4th Annual North American Mass Spectrometry Summer School

4th Annual North American Mass Spectrometry Summer School
June 20-23, 2022, Madison, WI

Join us for our fourth annual mass spectrometry summer school. We are proud to have assembled over a dozen world leading experts in mass spectrometry for this three-day course. Our goal is to provide our students, both from academia and industry, an engaging and inspiring program covering the latest in the application of mass spectrometry to omic analyses. Tutorial lectures range from mass analyzers to the basics of data analysis. This program is made possible by generous funding from the National Science Foundation (Integrated Organismal Systems, Plant Genome Research Program, Grant No. 2010789) and the National Institutes of Health National Center for Quantitative Biology of Complex Systems (P41 GM108538). There is no cost to participate.

Registration closes on April 1, 2022: https://www.ncqbcs.com/resources/training/summer-school.

Expert Instructors:
Scott McLuckey | Purdue University
Rachel Loo | University of California-Los Angeles
Jenny Brodbelt | University of Texas-Austin
Joshua Coon | University of Wisconsin-Madison
Shawnna Buttery | STAR Protocols, Cell Press
Jesper Olsen | University of Copenhagen
Lingjun Li | University of Wisconsin-Madison
Jürgen Cox | Max Planck Institute of Biochemistry
Edward Huttlin | Harvard University
Ben Garcia | Washington University
Evgenia Shishkova | University of Wisconsin-Madison
Jessica Prenni | Colorado State University
Vicki Wysocki | Ohio State University
John Bowden | University of Florida

Topics:
Tandem MS
Separations
Mass analyzers
Ionization
Data acquisition
Quantification
Data analysis
Experimental design
PTMs
Metabolomics
Lipidomics
Top-down/Native MS
Spectral Intrepretation
Publishing

February 2022 Virtual Meeting

Speaker: David Goodlett, University of Victoria

Topic: Lipid A as a Therapeutic and Diagnostic

Date: Monday, February 21, 2022

Time: 6:45 Virtual Social, 7:15 pm Presentation

Location: See Zoom invite in email on February 10 and 17 (sign up)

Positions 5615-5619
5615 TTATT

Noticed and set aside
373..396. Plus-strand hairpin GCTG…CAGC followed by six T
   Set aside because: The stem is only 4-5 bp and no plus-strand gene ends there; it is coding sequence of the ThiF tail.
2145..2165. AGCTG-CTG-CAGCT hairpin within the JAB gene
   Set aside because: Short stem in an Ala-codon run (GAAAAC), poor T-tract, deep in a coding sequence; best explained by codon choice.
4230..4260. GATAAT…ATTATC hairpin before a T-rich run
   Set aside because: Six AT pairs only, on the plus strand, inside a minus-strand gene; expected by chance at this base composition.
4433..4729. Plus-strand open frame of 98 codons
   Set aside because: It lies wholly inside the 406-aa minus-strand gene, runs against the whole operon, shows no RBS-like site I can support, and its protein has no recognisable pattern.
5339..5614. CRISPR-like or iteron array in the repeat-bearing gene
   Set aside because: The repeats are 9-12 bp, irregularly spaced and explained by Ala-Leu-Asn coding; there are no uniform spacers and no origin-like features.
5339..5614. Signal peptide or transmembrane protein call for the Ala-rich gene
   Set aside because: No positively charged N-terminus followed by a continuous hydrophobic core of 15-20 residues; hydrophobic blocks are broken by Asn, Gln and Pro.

Abstract: Lipid A is the membrane anchor for Gram-negative bacteria that holds the much larger lipopolysaccharide (LPS) molecule in place in the outer membrane. Importantly in mammals, Toll receptor 4 (TLR4) recognizes lipid A the result of which is activation of a cytokine cascade that can aid the host in clearing the infection or if unchecked lead to a deadly cytokine storm. There are a range of activities from agnostic to antagonistic that are directly related to structure (e.g. Li). To exploit this we are working to better define the lipid A structure activity relationship for use as a vaccine adjuvants and antisepsis therapeutics (e.g. Scott). We are also using lipid A and related Gram-positive molecules to identify bacteria direct from source in under an hour (Leung) and have recently developed an antibiotic susceptibility test that works in concert with microbial identification providing results a day faster than existing methods. At the ICCVS in Gdansk we are interested in investigating the classic use of bacterial extracts as an immunotherapy (i.e. Coley’s toxins late 1800s NYC) that have been recently revived (Kim). We are also working to define protein antigens that can be used as imaging agents, therapeutics and diagnostics in point of care devices (Freiberg). I’ll present the above topics from the perspective of how mass spectrometry is helping to solve these problems. I’ll also mention how we are working to get down to single cell analysis for proteomics and lipidomics (Weke). And I will provide some perspective on our capabilities at the Genome BC Proteomic Centre where we carry out fee-for-service experiments in metabolomics and proteomics.